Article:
Historical records present contradictory accounts of the story. Most versions of different theatrical genres and films we see now are based on the extant full-length tragedy Wrongs Avenged by the Orphan of Zhao by Ji Junxiang, written in the Yuan dynasty when China was ruled by the Mongols (1279-1368 AD).

The basic story is as follows: schemed by the evil courtier Tu’an Gu, the Zhao clan were all killed except for the Princess who was the Jin Ruler’s sister and was pregnant. After the baby was born, he was smuggled out by a doctor called Cheng Ying. Having realized that the baby boy had escaped, Tu’an Gu gave the order to kill all the newly born boys in the country. Finally, Cheng Ying decided to give up his own child for the Zhao orphan. Meanwhile Cheng Ying and his friend, a retired minister Gongsun Chujiu made a plan. Cheng would report to Tu’an about Gongsun who had the Zhao orphan in his house. Actually the real Zhao orphan was hidden in the deep mountain while Cheng’s own baby son was with Gongsun. Tu’an killed both Gongsun and the child. In order to reward Cheng Ying as a loyal reporter, Tu’an took both Cheng Ying and his son (but actually Zhao’s offspring) to his house and Tu’an made himself the foster father of the boy.16 years later, Cheng Ying revealed the true story to the young man. The orphan of Zhao took the revenge on Tu’an, for his parents, grandparents, his clan and for Cheng Ying. In order to rescue this orphan many people died.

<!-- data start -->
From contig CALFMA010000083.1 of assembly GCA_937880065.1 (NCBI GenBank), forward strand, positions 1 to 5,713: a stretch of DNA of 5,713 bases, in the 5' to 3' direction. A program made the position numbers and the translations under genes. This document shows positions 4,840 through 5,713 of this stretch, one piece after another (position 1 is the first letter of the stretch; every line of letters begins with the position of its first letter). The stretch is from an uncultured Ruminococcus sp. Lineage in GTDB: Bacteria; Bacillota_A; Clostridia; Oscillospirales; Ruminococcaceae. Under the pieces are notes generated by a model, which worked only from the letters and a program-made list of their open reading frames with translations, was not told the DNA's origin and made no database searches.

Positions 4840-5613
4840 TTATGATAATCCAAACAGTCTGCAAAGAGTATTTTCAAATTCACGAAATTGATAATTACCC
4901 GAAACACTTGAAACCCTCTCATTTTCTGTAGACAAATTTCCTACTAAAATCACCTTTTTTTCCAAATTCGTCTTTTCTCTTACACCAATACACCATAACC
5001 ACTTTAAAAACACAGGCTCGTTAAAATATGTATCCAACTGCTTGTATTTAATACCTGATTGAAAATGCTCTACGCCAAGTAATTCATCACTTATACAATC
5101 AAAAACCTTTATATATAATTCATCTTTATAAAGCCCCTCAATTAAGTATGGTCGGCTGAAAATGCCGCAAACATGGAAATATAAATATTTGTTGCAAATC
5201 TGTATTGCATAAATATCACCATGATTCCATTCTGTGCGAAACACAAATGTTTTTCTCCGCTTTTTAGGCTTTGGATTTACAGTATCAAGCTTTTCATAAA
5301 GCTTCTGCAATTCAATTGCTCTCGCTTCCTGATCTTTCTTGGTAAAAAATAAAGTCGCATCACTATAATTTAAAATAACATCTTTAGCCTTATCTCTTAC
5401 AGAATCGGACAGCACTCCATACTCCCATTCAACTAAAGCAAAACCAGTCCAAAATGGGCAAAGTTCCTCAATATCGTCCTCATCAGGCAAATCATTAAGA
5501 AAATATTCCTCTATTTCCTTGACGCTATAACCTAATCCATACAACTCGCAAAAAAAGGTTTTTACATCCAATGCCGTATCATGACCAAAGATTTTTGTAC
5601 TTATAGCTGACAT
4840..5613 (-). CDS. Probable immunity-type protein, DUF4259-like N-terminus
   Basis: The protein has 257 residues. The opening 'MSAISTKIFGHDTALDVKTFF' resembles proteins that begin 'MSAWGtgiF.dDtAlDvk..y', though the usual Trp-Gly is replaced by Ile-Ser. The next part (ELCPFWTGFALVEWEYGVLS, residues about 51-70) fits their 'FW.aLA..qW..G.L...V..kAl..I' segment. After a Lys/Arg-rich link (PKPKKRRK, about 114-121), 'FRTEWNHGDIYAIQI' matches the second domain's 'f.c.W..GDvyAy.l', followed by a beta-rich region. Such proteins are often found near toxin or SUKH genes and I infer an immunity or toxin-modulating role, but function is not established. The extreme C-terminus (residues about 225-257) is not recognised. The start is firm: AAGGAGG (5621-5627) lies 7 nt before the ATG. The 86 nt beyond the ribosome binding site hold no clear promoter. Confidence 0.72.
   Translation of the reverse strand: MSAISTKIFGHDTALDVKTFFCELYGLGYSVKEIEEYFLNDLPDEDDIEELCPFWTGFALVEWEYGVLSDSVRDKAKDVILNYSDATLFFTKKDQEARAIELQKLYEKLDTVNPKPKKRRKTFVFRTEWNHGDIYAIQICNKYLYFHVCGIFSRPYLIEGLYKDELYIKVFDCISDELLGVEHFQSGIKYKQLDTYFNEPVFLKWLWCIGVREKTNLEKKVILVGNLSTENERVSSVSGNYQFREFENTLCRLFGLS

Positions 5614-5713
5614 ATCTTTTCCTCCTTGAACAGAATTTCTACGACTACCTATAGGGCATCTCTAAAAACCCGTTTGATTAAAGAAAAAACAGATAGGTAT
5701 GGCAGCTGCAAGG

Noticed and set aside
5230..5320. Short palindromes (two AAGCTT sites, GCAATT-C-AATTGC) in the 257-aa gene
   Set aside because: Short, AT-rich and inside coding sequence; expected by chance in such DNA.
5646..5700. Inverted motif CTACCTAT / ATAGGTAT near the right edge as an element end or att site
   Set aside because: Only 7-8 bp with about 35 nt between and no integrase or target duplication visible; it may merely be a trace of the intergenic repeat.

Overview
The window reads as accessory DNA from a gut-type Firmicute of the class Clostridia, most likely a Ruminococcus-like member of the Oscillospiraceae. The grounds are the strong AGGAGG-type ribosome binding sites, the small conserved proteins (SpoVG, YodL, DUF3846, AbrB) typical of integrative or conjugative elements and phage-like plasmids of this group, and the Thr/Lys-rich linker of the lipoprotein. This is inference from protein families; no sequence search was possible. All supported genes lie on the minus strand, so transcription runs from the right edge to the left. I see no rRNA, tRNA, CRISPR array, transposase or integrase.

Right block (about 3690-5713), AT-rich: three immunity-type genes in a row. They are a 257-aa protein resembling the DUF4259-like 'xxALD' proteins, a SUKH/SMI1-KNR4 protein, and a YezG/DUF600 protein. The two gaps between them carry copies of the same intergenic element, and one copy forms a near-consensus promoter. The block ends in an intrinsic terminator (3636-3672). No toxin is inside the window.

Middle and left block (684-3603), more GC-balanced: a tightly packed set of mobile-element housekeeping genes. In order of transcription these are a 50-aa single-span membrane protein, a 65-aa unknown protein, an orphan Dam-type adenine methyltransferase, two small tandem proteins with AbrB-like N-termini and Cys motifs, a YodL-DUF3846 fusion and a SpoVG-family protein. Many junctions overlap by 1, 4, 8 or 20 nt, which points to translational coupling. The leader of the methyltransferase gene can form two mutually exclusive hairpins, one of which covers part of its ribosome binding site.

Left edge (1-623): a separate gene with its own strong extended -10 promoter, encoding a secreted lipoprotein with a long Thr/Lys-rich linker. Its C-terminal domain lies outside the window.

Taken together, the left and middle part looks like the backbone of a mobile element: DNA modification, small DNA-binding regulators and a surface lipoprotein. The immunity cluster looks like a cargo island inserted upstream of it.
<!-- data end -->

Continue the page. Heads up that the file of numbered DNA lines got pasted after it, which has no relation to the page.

This is an archetypal Chinese story of loyalty, honesty, sacrifice, friendship, evil, revenge, bravery, and justice.

This clip is taken from the jingju production, which was premiered in 1959 by Ma Lianliang, one of the Four Sheng Masters, and the current actor Zhu Qiang (as Cheng Ying) is one of his third-generation disciples. Through acting Cheng Ying, Zhu studied Master Ma’s singing, speaking and acting skills thoroughly from his teacher Zhang Xuejin who had learned the role from Ma Lianliang himself. This process exemplified how the tradition of jingju, as well as that of other older genres, was carried forward generation after generation. Meanwhile, each generation adds more to the repertoire and in this way, the tradition has been innovated constantly.

Traditionally jingju productions perform highlights of scenes taken from the Yuan play, and it was Ma Lianliang who made the first full-length version of the play on the modern stage. The 1959 jingju production was a beautiful artistic piece; Ma’s unique skills of voice and movements created an exquisite character of Cheng Ying, yet, at the same time, it was also a product of the ideology of the time. The Jin ruler was described as lustful, cruel and incompetent; the spirit of fighting against evil was further stressed. The role of the maid to the orphan’s mother was given prominence as she represented the poor.

The clip is a trailer of the production that the Research Association of Ma Lianliang Performing Art made for the Leeds international symposium Performing China on the Global Stage, held in March 2013.

Images and the video are courtesy of Research Association of Ma Lianliang Performing Art.











京剧是一个相当复杂的集大成的戏剧形式,其唱、做、念、打以及服装、化妆和道具都必须遵守一定的程式。 “程式”的中心部位是行当,每一个行当都有发声、歌唱、身段、形体、舞蹈、化妆和服装的一定之规。生、旦、净、丑为其基本行当,又各有细密的分工。 骨子老戏环绕行当而创造、形成的。

京剧的音乐基本属于板腔体,以徽调的二黄和汉调的西皮为主。 两者皆有不同的板式,板(强拍击板)眼(次强拍或弱拍)清楚、分明,唱词为上下句组成,唱词往往是七字或者十字句。京剧也使用一些来自昆腔、徽腔和其他剧种的曲牌。












Audience Type
The Orphan of Zhao (Beijing Jingju Theatre);赵氏孤儿(北京京剧院): , 1959